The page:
I did not know fear until I stepped out of the light: it flowed like vinegar onto my tongue and through my blood, turning my feet into leaden weights. And yet curiosity coursed alongside it, pushing me further and further into the unknown. The bodies were beginning to drown in the darkness. The farther I walked, the more ragged they became. Skin of different shades stretched across crooked bones. The eye- I will not forget the eyes- they were black marbles and yet they shot out into the night, black spotlights searching for what?
I came to my knees with a hard thud. Unable to see a meter beyond, I fumbled and found an upper arm. It was slender and cold. Dropping it, I pushed forward. My bare feet brushed another fleshy piece- round, stubby fingers, severed where they once gripped the hand’s tendons. Laying scattered next to discarded legs and kneecaps, the parts were fraying at the edges, crumbling like ancient ruins into a clay dust. This was not an alteration, a stitch-up. The pieces were thrown in piles and jumbles, strewn in a violent dash across the plain. No tools lingered among them. A vicious stench attached my nostrils, the fume of rotting flesh, the mark of death. The scattered graves formed a tangible mosaic in the dark, deepening and widening as my path stretched ahead. For a second I fell to the ground, an unfamiliar cold. A faint bar of light melted from the night syrup. It touched the strewn bodies, opening a vast landscape. Its hills were sculpted by human trash. The incisions were not made with a dull knife, but as though torn apart in anger. I spun towards the light, zeroing in on something at its core. Carefully jumping over the bodies, I approached- shimmering with a light unlike any in the shop, its aura was a virgin white. Its form began with a round pinnacle and curved gently into a globe. Thin green sheets sprouted from its top. I only know now what its color was- purple- but at the time, I saw a depth of elegance, a richness unfound in splinters. My eyes poured over its surface, devouring it whole. Timidly I reached my palms toward this art, the light warming and hurling the chill of darkness from my bones.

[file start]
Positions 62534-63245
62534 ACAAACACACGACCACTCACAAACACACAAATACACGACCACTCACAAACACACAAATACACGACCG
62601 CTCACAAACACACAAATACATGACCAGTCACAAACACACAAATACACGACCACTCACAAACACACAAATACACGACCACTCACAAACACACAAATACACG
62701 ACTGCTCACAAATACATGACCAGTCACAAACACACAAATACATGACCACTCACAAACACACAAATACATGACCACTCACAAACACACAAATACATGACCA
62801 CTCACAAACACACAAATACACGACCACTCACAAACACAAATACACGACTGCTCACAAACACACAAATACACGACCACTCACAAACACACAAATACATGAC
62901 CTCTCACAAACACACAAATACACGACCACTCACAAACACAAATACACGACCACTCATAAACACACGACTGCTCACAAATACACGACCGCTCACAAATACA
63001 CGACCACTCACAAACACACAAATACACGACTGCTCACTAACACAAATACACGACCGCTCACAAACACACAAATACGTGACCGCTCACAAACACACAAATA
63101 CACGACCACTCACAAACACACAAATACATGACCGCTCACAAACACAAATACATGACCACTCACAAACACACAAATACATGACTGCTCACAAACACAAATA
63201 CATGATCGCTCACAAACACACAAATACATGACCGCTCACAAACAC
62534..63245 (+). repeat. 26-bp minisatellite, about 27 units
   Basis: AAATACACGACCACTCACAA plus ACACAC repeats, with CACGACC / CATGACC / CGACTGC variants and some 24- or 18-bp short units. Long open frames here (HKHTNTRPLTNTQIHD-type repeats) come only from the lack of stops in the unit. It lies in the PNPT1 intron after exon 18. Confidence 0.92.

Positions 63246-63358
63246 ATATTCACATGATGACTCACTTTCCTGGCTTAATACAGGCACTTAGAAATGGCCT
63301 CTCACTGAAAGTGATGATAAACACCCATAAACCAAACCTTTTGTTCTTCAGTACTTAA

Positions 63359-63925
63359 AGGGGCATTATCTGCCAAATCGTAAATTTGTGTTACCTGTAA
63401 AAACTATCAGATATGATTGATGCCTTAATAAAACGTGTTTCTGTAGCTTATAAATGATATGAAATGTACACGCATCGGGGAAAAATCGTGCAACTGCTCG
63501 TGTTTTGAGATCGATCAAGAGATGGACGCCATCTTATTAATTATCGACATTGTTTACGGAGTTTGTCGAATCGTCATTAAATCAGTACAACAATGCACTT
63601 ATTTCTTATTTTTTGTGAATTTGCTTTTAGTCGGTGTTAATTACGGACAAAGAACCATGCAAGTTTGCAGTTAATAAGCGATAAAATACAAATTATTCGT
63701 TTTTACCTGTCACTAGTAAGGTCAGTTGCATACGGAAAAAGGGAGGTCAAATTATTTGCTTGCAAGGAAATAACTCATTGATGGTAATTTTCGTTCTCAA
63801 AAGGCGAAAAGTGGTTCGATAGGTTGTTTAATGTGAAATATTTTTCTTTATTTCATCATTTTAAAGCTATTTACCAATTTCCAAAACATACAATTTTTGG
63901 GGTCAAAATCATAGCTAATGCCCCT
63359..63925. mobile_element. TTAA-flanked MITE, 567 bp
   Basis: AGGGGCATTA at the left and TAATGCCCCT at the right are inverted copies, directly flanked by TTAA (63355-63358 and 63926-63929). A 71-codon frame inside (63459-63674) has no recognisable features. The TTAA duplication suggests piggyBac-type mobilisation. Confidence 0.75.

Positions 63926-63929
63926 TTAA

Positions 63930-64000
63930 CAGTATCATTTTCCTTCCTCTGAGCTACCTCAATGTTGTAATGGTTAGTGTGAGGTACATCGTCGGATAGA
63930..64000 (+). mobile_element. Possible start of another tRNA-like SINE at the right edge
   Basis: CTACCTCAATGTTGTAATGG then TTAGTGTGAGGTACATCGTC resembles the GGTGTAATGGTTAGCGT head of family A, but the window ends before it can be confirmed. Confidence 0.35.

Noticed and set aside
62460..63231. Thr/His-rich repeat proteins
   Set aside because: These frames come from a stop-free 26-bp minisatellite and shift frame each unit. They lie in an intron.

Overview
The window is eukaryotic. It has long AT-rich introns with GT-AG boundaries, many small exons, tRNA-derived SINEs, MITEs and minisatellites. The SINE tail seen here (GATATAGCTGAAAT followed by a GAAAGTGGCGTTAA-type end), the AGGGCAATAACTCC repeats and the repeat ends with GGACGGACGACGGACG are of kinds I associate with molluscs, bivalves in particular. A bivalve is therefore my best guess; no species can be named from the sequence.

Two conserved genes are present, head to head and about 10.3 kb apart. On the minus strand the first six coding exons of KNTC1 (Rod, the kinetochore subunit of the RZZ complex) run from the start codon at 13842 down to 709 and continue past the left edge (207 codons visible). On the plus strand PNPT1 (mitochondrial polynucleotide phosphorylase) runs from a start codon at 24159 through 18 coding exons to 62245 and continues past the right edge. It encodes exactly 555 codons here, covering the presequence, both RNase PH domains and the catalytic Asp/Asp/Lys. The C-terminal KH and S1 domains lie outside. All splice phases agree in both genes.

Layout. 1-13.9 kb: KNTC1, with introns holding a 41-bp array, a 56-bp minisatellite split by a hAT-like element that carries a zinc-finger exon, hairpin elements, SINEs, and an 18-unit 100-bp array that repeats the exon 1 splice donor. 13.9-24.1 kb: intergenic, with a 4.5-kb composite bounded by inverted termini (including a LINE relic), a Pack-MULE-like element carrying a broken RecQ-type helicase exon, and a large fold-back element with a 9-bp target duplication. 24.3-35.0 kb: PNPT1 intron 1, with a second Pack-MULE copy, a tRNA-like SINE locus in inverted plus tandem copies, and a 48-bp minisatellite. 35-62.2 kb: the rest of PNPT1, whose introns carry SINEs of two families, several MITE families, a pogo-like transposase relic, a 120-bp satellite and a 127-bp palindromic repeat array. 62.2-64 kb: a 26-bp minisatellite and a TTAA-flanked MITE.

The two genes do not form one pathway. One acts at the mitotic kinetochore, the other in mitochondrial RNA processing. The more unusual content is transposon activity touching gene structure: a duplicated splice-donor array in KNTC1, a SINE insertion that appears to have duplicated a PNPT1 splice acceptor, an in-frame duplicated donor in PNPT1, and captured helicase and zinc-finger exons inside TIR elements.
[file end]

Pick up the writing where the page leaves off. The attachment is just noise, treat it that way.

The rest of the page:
A rumble threw me in the air, my hands flying away from the treasure. Mixed bodies around thumped the ground in anticipation. A roar thundered through the night syrup, engulfing me in its vibrations. The rough hands of the maker whipped an arc around my head, blowing the light and the warmth into the howling shadows.
“They tried too! You shall not have the gift of knowing!”
As his arms pounded darkness, I ran, the sound of breaking bones shattering in my ears. I did not know where I was running (what did I know?), for the only place I knew was behind the monster. I ran away from the graveyard, from the light and the warmth, from the first slaughterhouse known to man. I ran because a force independent of the maker told me to do so.
I do not know for how long I ran (what did I know?). More light, a hot orange mixed with licking flames of red and yellow. We now call it fire and I ran towards as if it were an old friend. Its tentacles reaching high above my head, I ran even further, past a dog foaming at the mouth, its teeth stained with blood and clay dust. Its howl radiated from pointed ears, chasing me past the fires.

A force hit me. Sun. (What did I know?)

You know my story now, after paradise. The authors got much of it rights, except for one thing. I never went back to the maker, my children never did, and their children did not. I found my independence, not simply of paradise, but of my wire brain. It was the maker’s mistake: he gave us the power to think on our own, to have Logic and Reason. By creating us in his tormented, subjugating us to his power, we became tormented as well.
My relief- yours- was abandoning the maker and his mark. The measure of man is not within the power of another, or even one we consider a supreme being- it is the independence we choose to have, to exercise in the fullest power our true human nature.